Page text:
How do I create a wildlife friendly garden?

Wildlife Friendly Gardening

Here are some easy ideas for creating a wildlife friendly garden:

• The main tip for a wildlife friendly garden is to not keep it too tidy!

• Create a habitat pile out of fallen twigs rather than putting them in your green bin.

• Let shrubs grow down to the ground to create sheltered habitats for small mammals.

• Plant ground cover plants so wildlife can travel safely through the flower beds without crossing too much open ground.

Choose hedges over fences: hedges provide shelter and allow small mammals to move freely from one garden to another. This is particularly good for hedgehogs and can be ideal for nesting birds too. Flowering and fruiting hedge plants e.g. Hawthorn and Blackthorn also provide pollen for bees and butterflies in spring and food for birds and small mammals in autumn.

Leave a gap under fences; if you do put up a fence, leave a small gap underneath to allow Hedgehogs and other small mammals to move from one garden to another.

• Plant shrubs and perennials that are popular with pollinators. We all know about Buddleia being the ‘Butterfly Bush’ but did you know that bees and butterflies prefer simple flowers that are easier to get in and out of? Good plants for pollinators are Lavender, Borage, Scabious and Sage and lots of the spring bulbs too.

Avoid using slug pellets; we don’t know for sure what the impact of slug pellets is on wildlife. But, as they reduce the slug and snail population, they reduce the food supply of the frogs, toads and hedgehogs. So if you allow the food chain to work naturally, slugs and snail numbers will be controlled by their predators.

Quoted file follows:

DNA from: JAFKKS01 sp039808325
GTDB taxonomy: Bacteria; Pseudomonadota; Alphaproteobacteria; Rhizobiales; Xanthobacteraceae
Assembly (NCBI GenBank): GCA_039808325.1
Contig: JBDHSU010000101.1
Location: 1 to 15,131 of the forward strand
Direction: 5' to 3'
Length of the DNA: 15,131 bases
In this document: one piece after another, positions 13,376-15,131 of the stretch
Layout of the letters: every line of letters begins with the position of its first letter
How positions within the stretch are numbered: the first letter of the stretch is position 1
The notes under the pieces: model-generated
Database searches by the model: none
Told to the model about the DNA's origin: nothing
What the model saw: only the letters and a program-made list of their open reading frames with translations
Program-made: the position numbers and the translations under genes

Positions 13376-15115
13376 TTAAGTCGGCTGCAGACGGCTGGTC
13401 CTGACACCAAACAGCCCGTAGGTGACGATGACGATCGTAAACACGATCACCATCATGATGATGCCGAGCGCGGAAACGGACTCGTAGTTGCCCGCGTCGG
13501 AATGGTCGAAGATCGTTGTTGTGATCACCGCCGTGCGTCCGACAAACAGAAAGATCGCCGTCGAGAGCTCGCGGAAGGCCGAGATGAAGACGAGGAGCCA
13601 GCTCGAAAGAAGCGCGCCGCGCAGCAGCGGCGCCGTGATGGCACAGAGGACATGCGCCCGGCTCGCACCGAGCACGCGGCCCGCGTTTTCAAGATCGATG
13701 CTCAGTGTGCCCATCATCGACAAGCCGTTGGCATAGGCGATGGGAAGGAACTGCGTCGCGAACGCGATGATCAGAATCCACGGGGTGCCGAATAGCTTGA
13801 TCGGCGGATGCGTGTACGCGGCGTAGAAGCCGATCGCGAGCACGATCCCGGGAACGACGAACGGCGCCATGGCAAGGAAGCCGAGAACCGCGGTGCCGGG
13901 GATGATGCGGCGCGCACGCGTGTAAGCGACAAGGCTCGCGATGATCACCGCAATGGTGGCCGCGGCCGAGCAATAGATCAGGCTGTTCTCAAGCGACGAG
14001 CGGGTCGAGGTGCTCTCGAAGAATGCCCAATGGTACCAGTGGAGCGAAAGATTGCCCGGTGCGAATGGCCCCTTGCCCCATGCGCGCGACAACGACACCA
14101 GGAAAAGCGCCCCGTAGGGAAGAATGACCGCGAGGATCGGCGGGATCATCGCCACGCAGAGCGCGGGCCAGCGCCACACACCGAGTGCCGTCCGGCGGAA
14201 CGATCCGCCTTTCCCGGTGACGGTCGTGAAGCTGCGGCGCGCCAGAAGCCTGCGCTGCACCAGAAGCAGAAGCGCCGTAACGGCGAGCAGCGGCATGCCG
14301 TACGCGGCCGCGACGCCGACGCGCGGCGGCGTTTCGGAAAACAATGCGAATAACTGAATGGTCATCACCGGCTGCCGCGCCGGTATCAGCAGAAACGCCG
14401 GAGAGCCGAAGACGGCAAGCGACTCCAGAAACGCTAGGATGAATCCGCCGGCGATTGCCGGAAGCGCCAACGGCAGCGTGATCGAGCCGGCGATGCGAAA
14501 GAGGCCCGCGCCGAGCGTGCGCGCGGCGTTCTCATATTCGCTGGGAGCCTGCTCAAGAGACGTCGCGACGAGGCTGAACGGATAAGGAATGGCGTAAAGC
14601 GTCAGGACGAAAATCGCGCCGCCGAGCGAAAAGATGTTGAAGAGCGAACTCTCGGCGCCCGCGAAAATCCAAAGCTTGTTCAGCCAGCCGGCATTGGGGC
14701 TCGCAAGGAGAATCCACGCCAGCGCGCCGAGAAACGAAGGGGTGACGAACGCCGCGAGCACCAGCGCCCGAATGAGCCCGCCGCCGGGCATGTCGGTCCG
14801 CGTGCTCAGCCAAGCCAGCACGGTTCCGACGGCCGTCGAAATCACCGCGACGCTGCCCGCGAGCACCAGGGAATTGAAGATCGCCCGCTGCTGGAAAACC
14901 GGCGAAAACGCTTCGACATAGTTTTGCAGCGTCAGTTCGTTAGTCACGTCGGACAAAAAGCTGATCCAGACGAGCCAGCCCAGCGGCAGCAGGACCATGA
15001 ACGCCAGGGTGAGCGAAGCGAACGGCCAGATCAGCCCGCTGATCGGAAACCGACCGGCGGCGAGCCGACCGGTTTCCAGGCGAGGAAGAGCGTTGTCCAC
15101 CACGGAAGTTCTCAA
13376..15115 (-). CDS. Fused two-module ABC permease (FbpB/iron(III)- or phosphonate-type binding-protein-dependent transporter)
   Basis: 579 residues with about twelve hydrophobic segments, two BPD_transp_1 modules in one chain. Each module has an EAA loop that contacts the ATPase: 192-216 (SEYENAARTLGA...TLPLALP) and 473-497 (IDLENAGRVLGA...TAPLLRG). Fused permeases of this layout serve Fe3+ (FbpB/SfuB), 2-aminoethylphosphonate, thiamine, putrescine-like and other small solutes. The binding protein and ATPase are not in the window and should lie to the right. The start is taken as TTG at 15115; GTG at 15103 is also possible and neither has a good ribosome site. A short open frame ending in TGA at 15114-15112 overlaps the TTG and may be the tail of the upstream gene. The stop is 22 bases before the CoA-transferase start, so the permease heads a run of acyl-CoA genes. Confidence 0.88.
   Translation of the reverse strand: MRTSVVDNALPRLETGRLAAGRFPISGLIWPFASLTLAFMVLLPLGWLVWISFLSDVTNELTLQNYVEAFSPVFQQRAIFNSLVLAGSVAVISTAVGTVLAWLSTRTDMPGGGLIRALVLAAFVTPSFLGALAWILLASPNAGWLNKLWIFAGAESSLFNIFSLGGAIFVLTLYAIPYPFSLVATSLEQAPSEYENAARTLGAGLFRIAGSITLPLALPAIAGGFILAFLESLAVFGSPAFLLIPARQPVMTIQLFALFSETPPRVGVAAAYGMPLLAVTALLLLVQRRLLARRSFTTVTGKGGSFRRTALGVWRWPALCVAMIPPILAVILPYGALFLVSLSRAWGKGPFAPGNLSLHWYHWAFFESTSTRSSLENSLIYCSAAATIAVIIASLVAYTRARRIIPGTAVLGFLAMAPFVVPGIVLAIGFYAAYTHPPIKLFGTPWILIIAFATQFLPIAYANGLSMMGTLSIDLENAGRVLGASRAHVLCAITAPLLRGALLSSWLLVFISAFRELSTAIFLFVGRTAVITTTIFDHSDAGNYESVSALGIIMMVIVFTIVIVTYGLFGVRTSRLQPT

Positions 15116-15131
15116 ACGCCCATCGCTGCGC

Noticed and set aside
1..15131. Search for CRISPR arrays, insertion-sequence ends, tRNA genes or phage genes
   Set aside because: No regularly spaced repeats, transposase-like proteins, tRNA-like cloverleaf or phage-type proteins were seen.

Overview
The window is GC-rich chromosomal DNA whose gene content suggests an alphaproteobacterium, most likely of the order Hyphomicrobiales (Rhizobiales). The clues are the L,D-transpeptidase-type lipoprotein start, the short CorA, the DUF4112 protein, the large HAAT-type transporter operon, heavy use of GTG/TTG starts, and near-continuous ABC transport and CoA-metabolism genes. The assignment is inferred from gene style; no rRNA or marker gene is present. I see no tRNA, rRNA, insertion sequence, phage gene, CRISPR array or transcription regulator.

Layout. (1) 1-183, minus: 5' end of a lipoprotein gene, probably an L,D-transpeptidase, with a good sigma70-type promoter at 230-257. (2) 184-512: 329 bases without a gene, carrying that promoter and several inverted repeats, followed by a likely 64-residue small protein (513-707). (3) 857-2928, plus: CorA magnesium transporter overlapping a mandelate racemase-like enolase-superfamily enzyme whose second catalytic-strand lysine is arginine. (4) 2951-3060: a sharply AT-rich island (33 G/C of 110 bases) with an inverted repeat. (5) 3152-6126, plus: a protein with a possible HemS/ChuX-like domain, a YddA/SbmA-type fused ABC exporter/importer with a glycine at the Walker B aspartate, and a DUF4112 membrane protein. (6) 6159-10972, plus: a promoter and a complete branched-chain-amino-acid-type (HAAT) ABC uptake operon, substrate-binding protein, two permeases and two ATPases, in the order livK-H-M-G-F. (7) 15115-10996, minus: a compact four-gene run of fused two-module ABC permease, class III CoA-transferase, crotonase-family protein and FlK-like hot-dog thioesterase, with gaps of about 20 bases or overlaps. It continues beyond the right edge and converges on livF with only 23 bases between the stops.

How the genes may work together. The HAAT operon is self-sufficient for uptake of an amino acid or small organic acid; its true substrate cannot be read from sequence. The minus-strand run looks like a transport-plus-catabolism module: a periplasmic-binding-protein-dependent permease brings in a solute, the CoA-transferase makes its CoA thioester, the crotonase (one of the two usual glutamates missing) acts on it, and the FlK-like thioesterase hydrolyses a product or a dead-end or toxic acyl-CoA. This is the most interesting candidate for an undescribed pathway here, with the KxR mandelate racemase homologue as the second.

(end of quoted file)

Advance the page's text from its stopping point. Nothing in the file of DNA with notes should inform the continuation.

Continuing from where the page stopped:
Wildflower meadows

Another great way to attract wildlife is to create a wildflower meadow in an area of your lawn, insects love them! You don’t have to have a big garden to have a wildflower meadow, just an area that is not mown. Wildflowers generally prefer poor soil that doesn’t have too many nutrients, so it can be worthwhile to scrape the topsoil and grasses off the surface and add sharp sand or horticultural grit. This process will improve the drainage, remove some of the grass seeds and reduce the nutrient content of the soil.

Alternatively you can buy wildflower turf. This garden we designed in Hertfordshire has a turfed wildflower meadow:

How to encourage wildlife into your garden

Garden Design by Amanda Broughton

The colours change throughout the season depending on the plants in flower.

We have several wildflower meadows in our portfolio including: Office Garden, Barnet, and the one show above: Country Garden Design, Hemel Hempstead.


Ponds come in all shapes, sizes and styles and you don’t have to spend a fortune to create one. Water creates habitats for a whole different set of wildlife, so will really expand the number of species in your garden. It’s sensible to buy a solar powered oxygenator or have oxygenating plants. Either way, they do need to be cleaned out regularly, especially during the summer to avoid stagnation.